Ever the fool for simple flowers, I’m drawn to clematis time and again – and time and again, my selections have not succeeded in my small garden. This has nothing to do with the plants themselves, and everything to do with poor soil, challenging light conditions and a gardener with even less impulse control than skill.
I’ve tried my hand at several climbing clematis, to no avail. I don’t want to hear how easy they are to grow; some things just don’t work. I can bake just about anything, but pies? Not in my DNA.
So when I found Clematis integrifolia, I was hooked. And, much to my delight, this bushy, sometimes rambling plant has been very happy in its place for more than a dozen years now.
Name: Clematis integrifolia
Common name: Solitary clematis, bush clematis
Hardiness: Zones 3 to 7
Mature height: Up to 3 feet
Mature spread: 2 to 3 feet
Classification: Woody based, herbaceous perennial
Landscape use: Small focal points; mixed perennial gardens, borders; best in sunny locations
Ornamental characteristics: Medium-green, 5-inch-long, ovate leaves feature deep veining that provides an interesting texture; each very slender stalk is topped by a single, nodding, blue flower, often with sepals that appear to twist and curl; showy, silvery, feathered seed heads follow bloom and last through late fall
This shrubby clematis forms a dense mound of long, thin “branches” that reach 12 to 24 inches tall (sometimes up to 3 feet) and support medium-green, opposite, entire, lanceolate leaves. Each of these is about 3 to 5 inches long, and each is incised with delicate veining that provides a subtle pattern and texture. In fall (or in late summer, if the plant is stressed), the foliage is painted with a bronze to purplish tint, beginning at the margins and gradually filling in, emphasizing the veins.
The flowers are exquisite, especially for those of us who appreciate subtlety in a bloom. Held atop a slender, 8- to 10-inch-long stalk, each blue to blue-purple flower is presented singly and simply. Nodding bells appear in spring to early summer, then open to reveal four elongated, somewhat curled or twisted sepals. On some flowers, they appear to be recurved; on others, the sepals seem to swirl around the cream to soft yellow anther like a pinwheel. Occasionally there’s a slight hint of lighter blue striation, but the effect works more to soften the color than to add definitive stripes.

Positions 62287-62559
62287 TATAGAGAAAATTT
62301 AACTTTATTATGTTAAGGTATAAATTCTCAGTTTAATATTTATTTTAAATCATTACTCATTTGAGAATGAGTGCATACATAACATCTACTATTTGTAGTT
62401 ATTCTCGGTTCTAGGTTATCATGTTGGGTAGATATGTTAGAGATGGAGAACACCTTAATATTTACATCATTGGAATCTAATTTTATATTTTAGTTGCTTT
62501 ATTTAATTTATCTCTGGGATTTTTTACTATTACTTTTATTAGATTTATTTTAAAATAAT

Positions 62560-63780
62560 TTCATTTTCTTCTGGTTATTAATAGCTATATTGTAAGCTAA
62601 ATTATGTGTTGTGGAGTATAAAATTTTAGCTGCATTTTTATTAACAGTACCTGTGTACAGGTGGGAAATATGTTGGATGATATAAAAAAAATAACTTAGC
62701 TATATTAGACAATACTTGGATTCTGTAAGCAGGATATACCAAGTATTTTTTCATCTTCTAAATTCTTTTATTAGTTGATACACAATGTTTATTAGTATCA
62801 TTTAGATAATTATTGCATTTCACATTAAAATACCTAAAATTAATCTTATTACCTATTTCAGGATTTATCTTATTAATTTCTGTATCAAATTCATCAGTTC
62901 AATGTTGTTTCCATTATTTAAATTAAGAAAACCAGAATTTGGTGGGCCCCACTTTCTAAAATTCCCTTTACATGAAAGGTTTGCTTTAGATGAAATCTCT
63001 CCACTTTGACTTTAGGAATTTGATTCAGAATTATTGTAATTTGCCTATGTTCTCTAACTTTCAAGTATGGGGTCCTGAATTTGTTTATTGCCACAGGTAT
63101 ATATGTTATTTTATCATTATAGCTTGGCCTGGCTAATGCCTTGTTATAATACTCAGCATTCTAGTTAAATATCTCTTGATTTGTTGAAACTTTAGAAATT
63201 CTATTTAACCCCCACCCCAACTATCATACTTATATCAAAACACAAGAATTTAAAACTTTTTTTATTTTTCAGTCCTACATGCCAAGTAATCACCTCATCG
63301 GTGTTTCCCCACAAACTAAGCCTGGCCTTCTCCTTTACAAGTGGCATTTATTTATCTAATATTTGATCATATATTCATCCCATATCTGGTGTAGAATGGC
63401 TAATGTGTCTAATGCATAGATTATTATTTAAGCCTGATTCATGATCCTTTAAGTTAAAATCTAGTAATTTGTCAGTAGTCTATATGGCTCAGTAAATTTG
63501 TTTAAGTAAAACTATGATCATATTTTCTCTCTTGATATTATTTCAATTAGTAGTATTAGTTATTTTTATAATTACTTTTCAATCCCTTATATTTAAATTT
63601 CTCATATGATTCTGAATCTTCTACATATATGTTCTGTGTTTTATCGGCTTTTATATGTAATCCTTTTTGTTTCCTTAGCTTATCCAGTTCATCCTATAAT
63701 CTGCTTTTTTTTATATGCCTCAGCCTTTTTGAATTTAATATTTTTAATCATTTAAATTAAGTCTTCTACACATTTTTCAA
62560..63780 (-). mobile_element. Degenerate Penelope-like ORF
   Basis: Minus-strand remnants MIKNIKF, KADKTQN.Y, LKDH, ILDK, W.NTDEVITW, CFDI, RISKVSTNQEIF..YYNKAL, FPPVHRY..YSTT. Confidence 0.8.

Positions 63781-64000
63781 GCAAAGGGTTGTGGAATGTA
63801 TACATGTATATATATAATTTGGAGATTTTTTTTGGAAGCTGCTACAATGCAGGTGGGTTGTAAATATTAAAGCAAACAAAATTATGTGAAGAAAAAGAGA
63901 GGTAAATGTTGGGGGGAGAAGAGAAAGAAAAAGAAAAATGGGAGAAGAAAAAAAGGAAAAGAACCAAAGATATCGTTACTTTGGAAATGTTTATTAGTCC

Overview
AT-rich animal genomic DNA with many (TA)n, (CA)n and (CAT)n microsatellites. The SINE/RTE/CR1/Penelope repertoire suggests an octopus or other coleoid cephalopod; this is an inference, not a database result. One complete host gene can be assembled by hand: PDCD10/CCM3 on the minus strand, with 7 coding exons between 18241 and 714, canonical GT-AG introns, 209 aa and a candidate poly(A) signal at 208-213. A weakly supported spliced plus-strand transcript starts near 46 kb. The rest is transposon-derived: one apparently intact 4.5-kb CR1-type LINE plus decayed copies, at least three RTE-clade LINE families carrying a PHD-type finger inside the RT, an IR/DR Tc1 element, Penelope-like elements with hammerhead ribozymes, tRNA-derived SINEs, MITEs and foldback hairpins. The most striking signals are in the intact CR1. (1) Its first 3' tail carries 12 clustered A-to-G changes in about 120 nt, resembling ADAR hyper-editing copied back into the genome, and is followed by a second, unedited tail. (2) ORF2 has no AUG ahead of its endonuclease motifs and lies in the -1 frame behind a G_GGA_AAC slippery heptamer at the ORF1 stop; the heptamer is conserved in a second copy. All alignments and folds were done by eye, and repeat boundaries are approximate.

Bloom time normally lasts through July, but may continue sporadically through August and even into September.
C. integrifolia reliably provides exceptional ornamental interest into fall, when the feathery seed heads typical of other Clematis species appear. They’re a bit smaller than that of, say, a jackmanii, but the silver to silvery buff poofs soften the waning foliage and lend a whimsical air.
Solitary clematis is happy in full sun to part shade; mine is located on the east side of the house, where it receives at least 6 hours of direct sun each day. It thrives in fertile soils with medium moisture, but it’s important that the soil also be well-drained and the roots are not waterlogged.
And about that habit: It’s been my experience that solitary clematis often will flop and ramble with advanced age, but that’s how I first saw it, and that’s how I purchased it. I was eager to fill a spot with an unusual groundcover, and this selection has more than performed. In some seasons, I’ve held up the plant with a round wire support; this is neatly hidden among the foliage and helps to hold the stems erect in a more shrublike habit. I’ve enjoyed it either way, but I tend to favor its tendency to ramble in my garden. The flowers still are held aloft, up to nearly a foot, but the foliage spreads across the ground.
Kept uniformly moist (but not wet), the plant holds itself upright; if allowed to dry, the plant may ramble. Stems die back to the woody base after frost, but because the flowers bloom on the current year’s growth, I cut back the stems to about 4 inches very early each spring.
The nursery from which I purchased my plant is home to several black walnut trees, and this clematis happily covers the ground beneath them. It’s also said to be deer resistant, and while I have no experience with deer in my suburban yard, I do have plenty of rabbits, none of whom seem the least interested.
Upright or rambling, Clematis integrifolia is a lovely, versatile and often entertaining plant. “What’s that?” visitors will ask. “Clematis.” “No. No, it can’t be.”
Oh, but it is, and it’s a must have for good gardeners as well as the rest of us.